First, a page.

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I have to build a line following robot that will be able to detect a selected colored line on the floor and start following it.

How do color sensors do this after detecting the specific colored line?

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  • $\begingroup$ It is not clear from your question, do you want to follow a black line on a white floor, or do you actually want to determine the color of the line? And if so, what kind of accuracy do you want (3 colors, 10 colors...)? (Following black electrical tape on a white floor is a pretty standard example problem in robotics). $\endgroup$ – Ben Feb 21 '14 at 20:49
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It seems like you are asking how to do the line following, so here's one way to think about it:

Once you have found the line, one way to follow it is to follow one of the edges of the line. For example: following the right edge could be done like this:

If you have two color sensors (left and right) and the left sensor is on the line while the right is not, continue forward.

If the right sensor or both sensors detect the line, turn right slightly until the robot is back on the right edge.

If the left sensor doesn't detect the line and the right doesn't detect the line, the robot has gone off the right side of the line. Turn left.

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This is a common problem in First Lego League, and, while legos are simple, the approach would hold for many other environments. Here is a video showing a way to follow the middle of the line using two color sensors. And here is an article showing the principles of how to do it.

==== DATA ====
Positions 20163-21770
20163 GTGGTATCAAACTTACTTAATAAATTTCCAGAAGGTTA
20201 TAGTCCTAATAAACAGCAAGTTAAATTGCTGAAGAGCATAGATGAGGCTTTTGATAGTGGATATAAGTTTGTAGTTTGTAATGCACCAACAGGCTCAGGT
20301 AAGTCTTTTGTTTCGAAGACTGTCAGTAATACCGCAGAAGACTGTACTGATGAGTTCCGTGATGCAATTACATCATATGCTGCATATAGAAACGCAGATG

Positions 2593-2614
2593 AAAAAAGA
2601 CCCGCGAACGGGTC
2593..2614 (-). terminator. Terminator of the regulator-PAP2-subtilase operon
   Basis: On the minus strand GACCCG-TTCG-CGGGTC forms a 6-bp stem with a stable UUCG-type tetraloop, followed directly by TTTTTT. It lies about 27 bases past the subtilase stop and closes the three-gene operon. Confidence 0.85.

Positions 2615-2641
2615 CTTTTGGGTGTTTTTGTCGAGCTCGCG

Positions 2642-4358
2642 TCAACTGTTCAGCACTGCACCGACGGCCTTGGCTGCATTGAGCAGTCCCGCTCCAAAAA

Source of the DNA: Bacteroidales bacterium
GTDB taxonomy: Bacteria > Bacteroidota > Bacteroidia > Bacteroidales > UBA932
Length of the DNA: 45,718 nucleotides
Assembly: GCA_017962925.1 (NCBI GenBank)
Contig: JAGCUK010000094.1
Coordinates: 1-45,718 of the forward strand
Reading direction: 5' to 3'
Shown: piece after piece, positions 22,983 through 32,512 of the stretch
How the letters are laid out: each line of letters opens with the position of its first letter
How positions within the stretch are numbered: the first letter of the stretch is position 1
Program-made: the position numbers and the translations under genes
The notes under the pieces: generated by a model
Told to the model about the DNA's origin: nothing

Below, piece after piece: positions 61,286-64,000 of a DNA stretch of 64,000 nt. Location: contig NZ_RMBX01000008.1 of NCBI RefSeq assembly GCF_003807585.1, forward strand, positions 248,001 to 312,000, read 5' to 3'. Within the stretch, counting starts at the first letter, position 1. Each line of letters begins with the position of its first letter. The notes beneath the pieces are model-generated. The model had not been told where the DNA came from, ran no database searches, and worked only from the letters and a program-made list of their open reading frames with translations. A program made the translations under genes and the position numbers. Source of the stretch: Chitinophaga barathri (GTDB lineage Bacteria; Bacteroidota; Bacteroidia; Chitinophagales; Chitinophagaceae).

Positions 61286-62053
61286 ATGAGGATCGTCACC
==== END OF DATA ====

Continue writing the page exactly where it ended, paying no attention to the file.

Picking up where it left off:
In short, the algorithm is like this (assuming you are following the right side of the line)

  1. Calibrate the difference in color between "the line" and "not the line"
  2. As you drive, continually measure the color, assume you should be measuring half way between "the line" and "not the line".

    1. If the measured color is closer to "the line" then you are too much on the line and need to steer away from it. the line.
    2. If the measured color is closer to "not the line" then you are too far off the line, and need to steer towards it.
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It might require a little bit of soldering to create such a color sensor, but you can probably handle it.

The easiest way to create a color sensor for such an application is by using a reflective optical sensor such as the following: Optical Sensor

It is basically just a light detector and a LED. The light emitted from the LED gets reflected by the surface and hits the detector.

The amount of reflected light is dependent on many things, but mainly on the color of the surface. If the surface is black all the light will be absorbed and the detector won't see any light. If the surface is white the detector will see a lot of light and so on.

Image i found on google images

To create an linetracking sensor for the robot i suggest that you use several (e.g. 6) of these sensors and place them pointing downwards on the front bumper of the robot. You can now detect where the line is by looking at the individual sensors and detecting which one (or more) sees less or more light.

This will give you a relatively cheap sensor that should be sufficient for a line tracking robot.

The downside is however that it requires a bit of soldering. On google i have found the following diagram that you might use.

Circuit

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  • $\begingroup$ The question is asking to to use a colour sensor for line following, not how to make a monochrome sensor. This is a colour sensor, uk.farnell.com/kingbright/kps-5130pd7c/… or you can get modules for breadboarding. $\endgroup$ – Pete Kirkham Jul 21 '17 at 9:41

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